If you judge your wealth by the quality of your friends, tennis has made coach Donald Tregonning a very wealthy man. When he looks back on his time as a pro player in the 1950s, it’s the great friendships he’s forged that he has carried with him throughout his many years in the sport.
As a youth, Donald would wait outside the local public bar just before 6 o’clock, closing time, rallying a ball against a wall. As patrons came out they would challenge him to a little friendly competition, betting pennies and threepence they could hit the ball more times than he could. But those folks (who were “pretty well underway”) were no match for the young budding player. “I’d go around there regularly and beat the drunk guys each night,” he says. “I was coming home with shillings every night!”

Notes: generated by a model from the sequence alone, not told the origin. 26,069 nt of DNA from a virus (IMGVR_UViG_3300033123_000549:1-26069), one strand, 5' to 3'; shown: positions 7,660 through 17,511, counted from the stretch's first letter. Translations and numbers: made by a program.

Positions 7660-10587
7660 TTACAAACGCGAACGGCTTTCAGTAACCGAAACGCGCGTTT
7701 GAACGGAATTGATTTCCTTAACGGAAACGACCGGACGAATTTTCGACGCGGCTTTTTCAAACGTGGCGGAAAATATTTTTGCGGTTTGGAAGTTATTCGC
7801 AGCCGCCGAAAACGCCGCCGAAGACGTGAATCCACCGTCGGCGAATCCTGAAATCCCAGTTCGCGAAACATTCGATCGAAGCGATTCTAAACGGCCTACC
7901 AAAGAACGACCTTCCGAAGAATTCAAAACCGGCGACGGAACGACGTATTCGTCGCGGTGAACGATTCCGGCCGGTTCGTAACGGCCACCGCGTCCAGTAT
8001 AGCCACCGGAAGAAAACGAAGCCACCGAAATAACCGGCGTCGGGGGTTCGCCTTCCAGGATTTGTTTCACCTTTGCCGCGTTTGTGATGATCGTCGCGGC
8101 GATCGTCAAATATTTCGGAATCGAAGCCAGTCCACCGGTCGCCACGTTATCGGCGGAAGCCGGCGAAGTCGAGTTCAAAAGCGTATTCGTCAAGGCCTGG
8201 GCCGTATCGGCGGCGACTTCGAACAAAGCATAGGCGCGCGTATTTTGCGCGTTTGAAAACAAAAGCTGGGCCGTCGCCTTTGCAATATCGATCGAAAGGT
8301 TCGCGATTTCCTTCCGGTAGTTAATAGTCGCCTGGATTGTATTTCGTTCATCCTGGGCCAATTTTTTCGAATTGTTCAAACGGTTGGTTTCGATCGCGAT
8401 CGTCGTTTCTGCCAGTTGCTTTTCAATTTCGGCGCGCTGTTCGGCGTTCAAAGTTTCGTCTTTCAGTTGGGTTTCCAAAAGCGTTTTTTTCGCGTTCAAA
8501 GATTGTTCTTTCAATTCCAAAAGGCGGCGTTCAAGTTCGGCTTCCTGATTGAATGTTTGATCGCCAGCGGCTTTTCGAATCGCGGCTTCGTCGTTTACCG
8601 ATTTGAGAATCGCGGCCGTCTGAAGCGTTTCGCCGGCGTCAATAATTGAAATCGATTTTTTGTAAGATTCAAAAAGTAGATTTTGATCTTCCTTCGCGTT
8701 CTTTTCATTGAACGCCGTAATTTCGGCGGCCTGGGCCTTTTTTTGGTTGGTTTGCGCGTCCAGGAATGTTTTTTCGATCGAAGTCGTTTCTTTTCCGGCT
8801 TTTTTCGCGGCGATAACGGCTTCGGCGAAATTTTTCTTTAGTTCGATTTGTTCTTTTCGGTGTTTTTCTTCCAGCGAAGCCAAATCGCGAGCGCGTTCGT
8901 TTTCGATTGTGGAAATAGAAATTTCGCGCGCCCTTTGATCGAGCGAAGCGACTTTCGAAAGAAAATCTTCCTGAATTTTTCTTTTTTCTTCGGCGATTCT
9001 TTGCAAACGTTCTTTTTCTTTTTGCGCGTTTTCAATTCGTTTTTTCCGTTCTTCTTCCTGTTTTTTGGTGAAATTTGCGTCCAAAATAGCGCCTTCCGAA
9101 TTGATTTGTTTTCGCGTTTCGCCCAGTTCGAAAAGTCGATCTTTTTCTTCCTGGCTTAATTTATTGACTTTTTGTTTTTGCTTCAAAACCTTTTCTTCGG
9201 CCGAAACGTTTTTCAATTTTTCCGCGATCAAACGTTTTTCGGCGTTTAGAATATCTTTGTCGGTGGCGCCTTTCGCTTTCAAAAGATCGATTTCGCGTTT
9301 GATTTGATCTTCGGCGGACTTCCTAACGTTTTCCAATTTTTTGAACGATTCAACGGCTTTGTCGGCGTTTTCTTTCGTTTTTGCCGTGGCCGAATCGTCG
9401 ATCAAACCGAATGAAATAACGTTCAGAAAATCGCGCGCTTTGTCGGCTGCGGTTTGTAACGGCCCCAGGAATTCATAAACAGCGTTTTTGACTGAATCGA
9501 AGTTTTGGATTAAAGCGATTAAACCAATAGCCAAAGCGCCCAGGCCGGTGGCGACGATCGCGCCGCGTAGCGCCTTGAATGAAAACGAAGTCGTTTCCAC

So began young Donald’s love of tennis and the camaraderie of his fellow players. These early years, and indeed the rest of his career, were dominated by the most valuable commodity a person can have – friendship.
Shortly after he began playing junior matches, Donald partnered with Mervyn Rose, who would go on to play at Wimbledon and a number of international championships. This buoyed Donald to the idea of travelling to Europe with friends, to try their luck playing tennis there.
After arriving in the UK and meeting up with Peter Cawthorn, the two travelled Europe, competing in various tournaments. It was a friendship that would define Donald’s early years, and one to which many junior players can likely relate.
After returning to Australia, Donald went pro, played a string of championships and opens, and eventually began coaching back at Paddington, England.
Following a stint in Denmark, Donald left his coaching mark on many famous courts across the globe. From training the Davis Cup team in Denmark and being one of the first coaches at Kooyong Lawn Tennis Club, to championship courts in the US and Japan. It’s a passion he still follows to this day, coaching from a home court in Templestowe, Melbourne.
This passion has been kept alive by the most lasting aspect of the sport: “With tennis, they say it’s a social sport you can play from six to 60 – they should say 90,” Donald says. “Your friendships go on forever.”